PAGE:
Joshua 13:28
This is the inheritance of the children of Gad after their families, the cities, and their villages.
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13:7-33 The land must be divided among the tribes. It is the will of God that every man should know his own, and not take that which is another's. The world must be governed, not by force, but right. Wherever our habitation is placed, and in whatever honest way our portion is assigned, we should consider them as allotted of God; we should be thankful for, and use them as such, while every prudent method should be used to prevent disputes about property, both at present and in future. Joshua must be herein a type of Christ, who has not only conquered the gates of hell for us, but has opened to us the gates of heaven, and having purchased the eternal inheritance for all believers, will put them in possession of it. Here is a general description of the country given to the two tribes and a half, by Moses. Israel must know their own, and keep to it; and may not, under pretence of their being God's peculiar people, encroach on their neighbours. Twice in this chapter it is noticed, that to the tribe of Levi Moses gave no inheritance: see Nu 18:20. Their maintenance must be brought out of all the tribes. The ministers of the Lord should show themselves indifferent about worldly interests, and the people should take care they want nothing suitable. And happy are those who have the Lord God of Israel for their inheritance, though little of this world falls to their lot. His providences will supply their wants, his consolations will support their souls, till they gain heavenly joy and everlasting pleasures.The border of Debir - Rather perhaps "the border of Lidbir," which is regarded as identical with the Lo-debar of 2 Samuel 9:4; 2 Samuel 17:27, one of the towns from which provisions were brought to David at Mahanaim Genesis 32:2.8. With whom—Hebrew, "him." The antecedent is evidently to Manasseh, not, however, the half-tribe just mentioned, but the other half; for the historian, led, as it were, by the sound of the word, breaks off to describe the possessions beyond Jordan already assigned to Reuben, Gad, and the half of Manasseh (see on [190]Nu 32:1; [191]Nu 32:33; also see De 3:8-17). It may be proper to remark that it was wise to put these boundaries on record. In case of any misunderstanding or dispute arising about the exact limits of each district or property, an appeal could always be made to this authoritative document, and a full knowledge as well as grateful sense obtained of what they had received from God (Ps 16:5, 6). No text from Poole on this verse.

This is the inheritance of the children of Gad, after their families,.... As described in Joshua 13:27,

the cities and their villages; the cities given them, some of which are mentioned by name, and the villages adjacent and belonging to them were included in them.

This is the inheritance of the children of Gad after their families, the cities, and their villages.
28. This is the inheritance] Thus, speaking roughly, the country allotted to Gad appears to have lain chiefly about the centre of the land east of the Jordan. Commencing at or about Heshbon on the south, it extended to the ancient sanctuary of Mahanaim on the north; on the east the furthest landmark was “Aroer that faces Rabbah;” while the Jordan formed the boundary on the west. The character of the tribe was throughout fierce and warlike (Genesis 49:19), “strong men of might, men of war for the battle, that could handle shield and buckler, their faces the faces of lions, and like roes upon the mountains for swiftness” (1 Chronicles 5:18; 1 Chronicles 12:8). In the finest region south of the Jabbok Gad “dwelt as a lion” (Deuteronomy 33:20), and that the civilisation attained by this tribe was of a higher order than “the mere fierceness necessary to repel the attacks of the plunderers of the desert” comes out in (a) the history of Jephthah (Jdg 11:1); of (b) the eleven valiant chiefs who crossed the fords of Jordan in flood-time to join David—“their faces like the faces of lions, as swift as the gazelles upon the mountains” (1 Chronicles 12:8-15); in (c) the loyalty and generosity of Barzillai (2 Samuel 19:32-39); (d) the marvellous career of Elijah “the Tishbite, of the inhabitants of Gilead” (1 Kings 17:1).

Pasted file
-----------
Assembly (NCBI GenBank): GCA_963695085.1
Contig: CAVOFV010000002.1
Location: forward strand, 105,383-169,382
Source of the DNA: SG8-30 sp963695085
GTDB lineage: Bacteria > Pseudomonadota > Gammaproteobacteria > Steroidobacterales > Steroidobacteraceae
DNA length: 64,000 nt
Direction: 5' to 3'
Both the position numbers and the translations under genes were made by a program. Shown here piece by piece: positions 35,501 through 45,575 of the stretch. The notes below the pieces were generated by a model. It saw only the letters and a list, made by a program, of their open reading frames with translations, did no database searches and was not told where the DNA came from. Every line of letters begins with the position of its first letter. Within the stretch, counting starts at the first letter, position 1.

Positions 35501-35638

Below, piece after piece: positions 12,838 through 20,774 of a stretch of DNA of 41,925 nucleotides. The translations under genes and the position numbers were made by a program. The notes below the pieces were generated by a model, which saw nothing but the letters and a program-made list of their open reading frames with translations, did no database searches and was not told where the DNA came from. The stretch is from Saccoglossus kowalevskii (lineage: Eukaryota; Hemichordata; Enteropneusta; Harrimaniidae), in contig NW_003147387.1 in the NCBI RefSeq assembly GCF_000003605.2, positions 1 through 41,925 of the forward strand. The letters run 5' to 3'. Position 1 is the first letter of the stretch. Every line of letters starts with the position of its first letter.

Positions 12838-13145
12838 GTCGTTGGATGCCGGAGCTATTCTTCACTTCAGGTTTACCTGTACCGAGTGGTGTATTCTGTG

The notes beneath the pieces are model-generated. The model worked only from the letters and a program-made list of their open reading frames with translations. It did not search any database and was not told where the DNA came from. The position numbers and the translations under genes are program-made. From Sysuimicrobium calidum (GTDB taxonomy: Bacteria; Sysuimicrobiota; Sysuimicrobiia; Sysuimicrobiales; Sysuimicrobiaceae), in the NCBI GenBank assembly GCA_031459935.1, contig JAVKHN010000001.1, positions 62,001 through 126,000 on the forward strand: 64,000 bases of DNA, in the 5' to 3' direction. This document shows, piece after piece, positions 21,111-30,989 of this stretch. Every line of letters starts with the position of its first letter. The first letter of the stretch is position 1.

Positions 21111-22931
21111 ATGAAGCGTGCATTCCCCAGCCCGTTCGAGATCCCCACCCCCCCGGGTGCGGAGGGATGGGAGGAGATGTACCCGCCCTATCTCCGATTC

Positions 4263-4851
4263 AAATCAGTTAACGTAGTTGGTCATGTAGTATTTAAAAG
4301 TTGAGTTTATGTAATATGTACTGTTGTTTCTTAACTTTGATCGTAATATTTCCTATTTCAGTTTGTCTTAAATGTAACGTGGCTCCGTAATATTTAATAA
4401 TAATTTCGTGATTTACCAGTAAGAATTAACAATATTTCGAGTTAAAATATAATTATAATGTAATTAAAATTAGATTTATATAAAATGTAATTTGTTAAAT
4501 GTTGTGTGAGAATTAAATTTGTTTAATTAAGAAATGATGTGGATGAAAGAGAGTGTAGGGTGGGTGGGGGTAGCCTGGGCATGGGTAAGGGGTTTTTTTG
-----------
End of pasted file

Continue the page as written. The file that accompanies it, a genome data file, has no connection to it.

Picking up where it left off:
Verse 28. - This is the inheritance of the children of Gad. The cause of the difference between the Reubenites and the Gadites may perhaps be thus explained. While both inhabited a similar tract of country, a country from its open and pastoral character likely to develop a hardy and healthy race of men, the Reubenites were exposed to the seductions of the Moabitish worship of Chemosh, which, when combined with an ancestral temperament by no means prone to resist such influences (see Genesis 49:4), soon proved fatal to a tribe, itself not numerous (Deuteronomy 33:6), and hemmed in on every side but the north by the unbelievers. The temperament inherited by the Gadites added to their more favourable situation and the nature of their pursuits, developed a hardy and warlike race ready to do battle, and fearless of their foes (1 Chronicles 5:18). Of this tribe came the valiant Jephthah, and of it also came the brave soldiers of David, whose qualifications stir to poetry the sober chronicler of Judah (1 Chronicles 12:8). We may see here the influence of circumstances on the character of a people. Originally (1 Chronicles 5:18) the Reubenites and the Gadites were alike. But the Reubenites, as we have seen, from unfavourable surroundings, lost the character which the Gadites, more favourably situated, were enabled to preserve. And the distinctions of tribes, producing as they did a separate esprit de corps in each tribe, will serve to explain why one tribe did not immediately succumb to influences which proved fatal to another. In the end, as we know, all the people of Gad fell victims to the temptations which surrounded them, and, save in the case of Levi, Judah, and Benjamin, and the few faithful Israelites who went over to them, irrevocably. The same phenomenon may be observed in the history of nations generally. As long as their manners were simple and their morals pure, they have preserved their liberty, and in many cases have acquired empire. As soon as their bodies were enervated by luxury, and their minds corrupted by vice, they fell a prey to foes whom formerly they would have despised. Thus fell the Greek and Boman republics, thus the Britons became an easy prey to the Saxons, and the Saxons to the Danes. In every instance the history of a tribe and of a nation serves to illustrate the maxim that "righteousness exalteth a nation, but sin is a reproach to any people." Joshua 13:28On the north, the territory of Gad seems to have extended to the Jabbok, and only to have stretched beyond the Jabbok at Mahanaim, which formed the boundary of half-Manasseh, according to Joshua 13:30. In the valley of the Jordan, on the other hand, the boundary reached to the Sea of Galilee. "The valley" is the valley of the Jordan, or the Arabah from Wady Hesbn above the Dead Sea up to the Sea of Galilee, along the east side of the Jordan, which belonged to the kingdom of Sihon (Joshua 12:3; Deuteronomy 3:17). The northern boundary of the tribe of Reuben must have touched the Jordan in the neighbourhood of the Wady Hesbn. In the Jordan valley were Beth-haram, the future Libias, and present er Rameh (see at Numbers 32:36); Beth-nimra, according to the Onom. five Roman miles to the north, the present ruin of Nimrein (see at Numbers 32:36); Succoth, according to the Onom. trans Jordanem in parte Scythopoleos (see at Genesis 33:17); Zaphon (i.e., north), probably not far from the southern extremity of the Sea of Galilee. "The rest of the kingdom of Sihon," the other part having been given to the Reubenites (Joshua 13:21).